2

これは道路の上に作られた細い溝と、その上を通るタイヤによって作られるのだが、制限速度で走らないと音楽らしい音楽に聞こえない。 This was created from the narrow gutter which lay upon the road and the tires which passed above it, but it didn't sound like music unless the car was going the speed limit. ところが、その数はあまり増えなかった。それはメロディーロードからの音楽が騒音の元になるかもしれないという理由で、ほとんどが街中から離れたところに作られたからである。 However, they had never built ...


0

I agree with Takahiro's comment above and naruto's answer about 捕まった being the more natural way of saying it. 捕まえられる does work as well though and I'm sure you do hear it from time to time. I think this may be a case of the way that Japanese verbs work generating two ways of saying more or less the same thing. 「つかみ敢{あ}ふ」の転か tsukam + a + e + ru In ...


5

Both sentences are correct and the same in meaning, but sentence B is far more common and sounds natural. For some reason, some Japanese verbs intrinsically have passive meanings, and they are used more commonly than the transitive verb + ~れる/られる version. See the following question for the list of such verbs. Other uses of the combined particle には This ...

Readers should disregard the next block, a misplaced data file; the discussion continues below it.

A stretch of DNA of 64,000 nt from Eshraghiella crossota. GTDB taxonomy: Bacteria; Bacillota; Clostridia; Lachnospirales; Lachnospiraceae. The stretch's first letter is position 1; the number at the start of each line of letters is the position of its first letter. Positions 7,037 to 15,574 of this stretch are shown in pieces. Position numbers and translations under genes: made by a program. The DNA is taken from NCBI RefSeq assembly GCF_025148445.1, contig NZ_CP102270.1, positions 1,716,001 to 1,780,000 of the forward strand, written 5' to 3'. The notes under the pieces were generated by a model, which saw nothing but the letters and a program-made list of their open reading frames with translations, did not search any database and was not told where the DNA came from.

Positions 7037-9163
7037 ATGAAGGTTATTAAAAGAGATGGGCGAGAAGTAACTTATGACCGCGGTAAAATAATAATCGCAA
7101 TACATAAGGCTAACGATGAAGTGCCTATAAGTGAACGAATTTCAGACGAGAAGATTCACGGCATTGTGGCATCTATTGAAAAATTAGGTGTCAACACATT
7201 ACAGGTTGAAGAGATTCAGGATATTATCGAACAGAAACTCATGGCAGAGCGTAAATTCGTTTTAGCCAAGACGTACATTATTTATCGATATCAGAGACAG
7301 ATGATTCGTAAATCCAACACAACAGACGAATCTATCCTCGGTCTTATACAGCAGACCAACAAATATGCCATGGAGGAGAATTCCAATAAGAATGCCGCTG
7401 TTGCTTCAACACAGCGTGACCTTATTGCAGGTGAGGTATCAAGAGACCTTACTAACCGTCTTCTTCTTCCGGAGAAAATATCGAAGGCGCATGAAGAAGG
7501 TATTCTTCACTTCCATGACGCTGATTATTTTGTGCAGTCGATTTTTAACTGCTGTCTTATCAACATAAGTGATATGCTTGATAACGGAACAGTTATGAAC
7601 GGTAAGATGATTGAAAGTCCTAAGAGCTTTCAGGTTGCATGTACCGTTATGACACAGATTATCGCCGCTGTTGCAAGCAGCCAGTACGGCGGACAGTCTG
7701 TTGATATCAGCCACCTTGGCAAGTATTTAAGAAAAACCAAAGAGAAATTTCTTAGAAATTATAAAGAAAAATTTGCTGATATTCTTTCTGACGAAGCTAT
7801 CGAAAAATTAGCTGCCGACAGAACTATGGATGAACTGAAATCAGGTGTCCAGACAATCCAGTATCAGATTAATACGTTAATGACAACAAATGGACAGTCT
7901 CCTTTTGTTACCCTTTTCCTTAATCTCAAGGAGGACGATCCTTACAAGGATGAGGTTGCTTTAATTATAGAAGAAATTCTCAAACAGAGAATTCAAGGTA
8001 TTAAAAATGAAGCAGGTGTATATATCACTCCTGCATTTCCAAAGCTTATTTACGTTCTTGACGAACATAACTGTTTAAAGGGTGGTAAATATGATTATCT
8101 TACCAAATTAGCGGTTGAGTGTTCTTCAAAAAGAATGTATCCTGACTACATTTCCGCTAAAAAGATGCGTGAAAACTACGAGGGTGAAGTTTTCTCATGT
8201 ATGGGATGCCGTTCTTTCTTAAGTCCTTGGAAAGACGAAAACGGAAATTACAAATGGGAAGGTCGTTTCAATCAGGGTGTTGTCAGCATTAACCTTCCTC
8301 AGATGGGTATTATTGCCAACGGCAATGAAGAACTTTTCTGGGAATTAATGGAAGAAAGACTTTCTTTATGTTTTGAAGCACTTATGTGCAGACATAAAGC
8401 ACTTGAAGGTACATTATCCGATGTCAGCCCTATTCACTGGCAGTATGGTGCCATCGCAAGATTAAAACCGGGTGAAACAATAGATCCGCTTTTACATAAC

1

I think there is a く missing and it should be ではなくて, otherwise I would not understand. If that's the case, given the context I think that the woman is just saying "It is not that (people/visitors) seldom come, (they) don't come at all!". I think you analyzed the sentence quite well after all. Here the speaker just wants to express a contrast between "not ...


1

I would rather say: 私は九ヶ月間、日本語を勉強しています。(Watashi ha kyuukagetsu kan nihongo wo benkyoushiteimasu). In this case of a continued action in time you do not need at all the particle に after the word indicating how much time you have been doing something. Add instead 間 (kan) that indicates a span/length of time. Also, を (wo) should mark the object/what is that ...


2

湿る is different from 濡れる. 湿る means "damp" or "moisted." 濡れる means "get wet / soaked (with water)." In this rainy season, air circulating in your room would be 湿っぽい - humid and moisty. You'll get wet with rain - 雨で濡れる when you walk out without carrying an umbrella.


2

As already mentioned by itrasci、出てきた would mean "came out", from an already understood location and towards the subject. その封筒を開けると、便箋一枚の手紙と一万円札2枚が出てきた。 "When (he) opened the envelope, there was a letter written on a single sheet of stationary and two ten-thousand yen bills." If you use 出た instead... I think it might sound like the things just kind ...